Freud’s View Of Consciousness
Freud’s topographical theory was the first attempt to map out the human psyche in modern times. Freud posited that there are three levels of consciousness: the conscious, the unconscious, and the preconscious.
- The conscious is the part of the mind that’s within your awareness in the present moment.
- The preconscious mind contains all memories that are within easy recall but are not in present awareness.
- The unconscious is the part of the psyche that’s hidden from awareness and difficult or impossible to recall.
To Freud, the unconscious was a store of urges, desires, and memories that the conscious mind kept buried to defend itself, yet he strove to uncover what was in the unconscious mind. He believed that once unconscious urges and motivations were brought to light, they could be dealt with directly and overcome. He believed that healing would take place when the patient experienced catharsis by releasing what was trapped in the unconscious.
How Did Carl Jung See Consciousness?
Freud’s conception of the unconscious may have formed a part of the basis of the shadow that Carl Jung, his student and colleague, later put forward. Jung developed his theory of light and shadow psychology throughout his career.
Jung’s methods included analyzing dreams, conducting word association exercises, and working with the active imagination. He spoke about his theories in a famous lecture series in 1935, outlining and detailing his theories about the human mind. The idea of the shadow was a part of his work.
Jungian Psychology Shadow Definitions
In Jungian psychology, shadow might refer to two different concepts. In one sense, the shadow includes everything in the unconscious mind, good or bad. In another definition, the shadow might include only the part of the personality that you don’t want to identify as self but is still a part of your unconscious mind. According to this theory, this dark side of your personality contains everything your conscious mind can’t admit about itself.
However, some of the concepts you might not want to identify with might not all be negative. According to the Society of Analytical Psychology, Jung believed the shadow also had good qualities: “If it has been believed hitherto that the human shadow was the source of evil, it can now be ascertained on closer investigation that the unconscious man, that is his shadow does not consist only of morally reprehensible tendencies, but also displays a number of good qualities, such as normal instincts, appropriate reactions, realistic insights, creative impulses etc.”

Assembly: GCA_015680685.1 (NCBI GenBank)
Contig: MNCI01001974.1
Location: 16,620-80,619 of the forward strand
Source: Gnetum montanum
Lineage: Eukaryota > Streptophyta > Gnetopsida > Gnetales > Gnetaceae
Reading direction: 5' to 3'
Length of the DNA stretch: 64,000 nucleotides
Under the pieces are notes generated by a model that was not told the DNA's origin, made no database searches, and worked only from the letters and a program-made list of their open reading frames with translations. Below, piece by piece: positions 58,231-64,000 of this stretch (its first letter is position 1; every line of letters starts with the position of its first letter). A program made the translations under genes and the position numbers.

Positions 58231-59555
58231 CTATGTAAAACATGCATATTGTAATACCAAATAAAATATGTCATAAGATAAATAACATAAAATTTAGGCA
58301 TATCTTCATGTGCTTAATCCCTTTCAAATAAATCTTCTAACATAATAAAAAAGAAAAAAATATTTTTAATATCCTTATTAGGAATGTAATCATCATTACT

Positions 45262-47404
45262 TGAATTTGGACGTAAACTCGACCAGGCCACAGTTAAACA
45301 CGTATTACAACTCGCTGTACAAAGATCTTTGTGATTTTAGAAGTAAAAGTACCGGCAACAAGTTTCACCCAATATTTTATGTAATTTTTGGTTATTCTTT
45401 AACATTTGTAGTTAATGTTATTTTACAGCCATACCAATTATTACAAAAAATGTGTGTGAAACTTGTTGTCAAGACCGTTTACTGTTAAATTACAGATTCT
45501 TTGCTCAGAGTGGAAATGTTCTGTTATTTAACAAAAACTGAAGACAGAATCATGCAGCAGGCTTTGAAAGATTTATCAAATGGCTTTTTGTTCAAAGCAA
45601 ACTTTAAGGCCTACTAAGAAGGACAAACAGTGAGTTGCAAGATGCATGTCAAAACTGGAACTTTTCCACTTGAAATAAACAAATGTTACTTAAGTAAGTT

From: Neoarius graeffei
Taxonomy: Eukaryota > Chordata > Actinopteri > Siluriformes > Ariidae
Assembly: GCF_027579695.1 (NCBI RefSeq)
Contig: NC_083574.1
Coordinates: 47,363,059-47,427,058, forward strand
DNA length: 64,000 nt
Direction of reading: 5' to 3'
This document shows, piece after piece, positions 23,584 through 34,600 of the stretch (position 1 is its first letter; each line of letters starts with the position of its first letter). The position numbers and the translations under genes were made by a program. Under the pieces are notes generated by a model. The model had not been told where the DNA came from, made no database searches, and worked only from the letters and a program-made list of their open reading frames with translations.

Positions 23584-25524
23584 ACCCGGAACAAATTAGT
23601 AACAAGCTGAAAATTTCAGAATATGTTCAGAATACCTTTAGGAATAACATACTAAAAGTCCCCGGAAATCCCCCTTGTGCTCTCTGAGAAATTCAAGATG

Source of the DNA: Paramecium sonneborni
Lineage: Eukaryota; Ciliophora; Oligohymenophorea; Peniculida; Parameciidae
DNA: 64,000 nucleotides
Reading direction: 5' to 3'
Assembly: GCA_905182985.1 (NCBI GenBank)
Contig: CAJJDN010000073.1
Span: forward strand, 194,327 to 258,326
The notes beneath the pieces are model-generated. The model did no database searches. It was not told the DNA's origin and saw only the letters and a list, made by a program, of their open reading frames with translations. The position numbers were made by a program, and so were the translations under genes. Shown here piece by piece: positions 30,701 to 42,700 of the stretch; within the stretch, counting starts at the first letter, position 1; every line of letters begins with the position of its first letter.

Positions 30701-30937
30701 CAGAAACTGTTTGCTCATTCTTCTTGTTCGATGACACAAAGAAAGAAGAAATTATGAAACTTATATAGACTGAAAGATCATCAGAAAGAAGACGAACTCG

Jung was interested in archetypes and often referred to them in his writings about shadow psychology. The word archetype is used in art and literature to mean a symbol or motif that recurs, either in one work or across many works.
For Jung, the archetype had a much broader, yet more complex, meaning. He considered archetypes as ideas and possibilities that are common to all humans. He saw them as “systems of readiness.” Archetypes, in the Jungian sense, show up as images and emotions but are thought to be something much deeper that can’t be described.
Jungian archetypes are systems and ideas that come built into the structure of the brain. They are thought to be inherited by every human. Jung also believed that archetypes represent a goal that the whole of a person’s consciousness strives to attain. Despite this function of the conscious mind, archetypes are thought to come from the collective unconscious.
Jung believed in archetypal figures, such as mother and father, and archetypal objects, such as the moon and the sun. He also believed in archetypal events, including birth and death.
The Collective Unconscious
The collective unconscious is another important concept to Jungian psychologists. According to Jungian psychology, individuals tie into a larger unconscious network that all humans have. This is the collective unconscious. It contains all the ancestral memories and experiences that are passed on to everyone. It absorbs and assimilates the unconscious lives of its colleagues and, in turn, provides the foundation to help new young ones come online.
What Is The Light Of Consciousness?
The conscious part of your mind can be considered the part that is bathed in light, easily seen and understood. When an urge or conflict is within the shadow, it is thought that you can’t deal with it directly. It can have a profound impact on your thoughts and behaviors, but in a way that you can’t be directly aware of at the moment.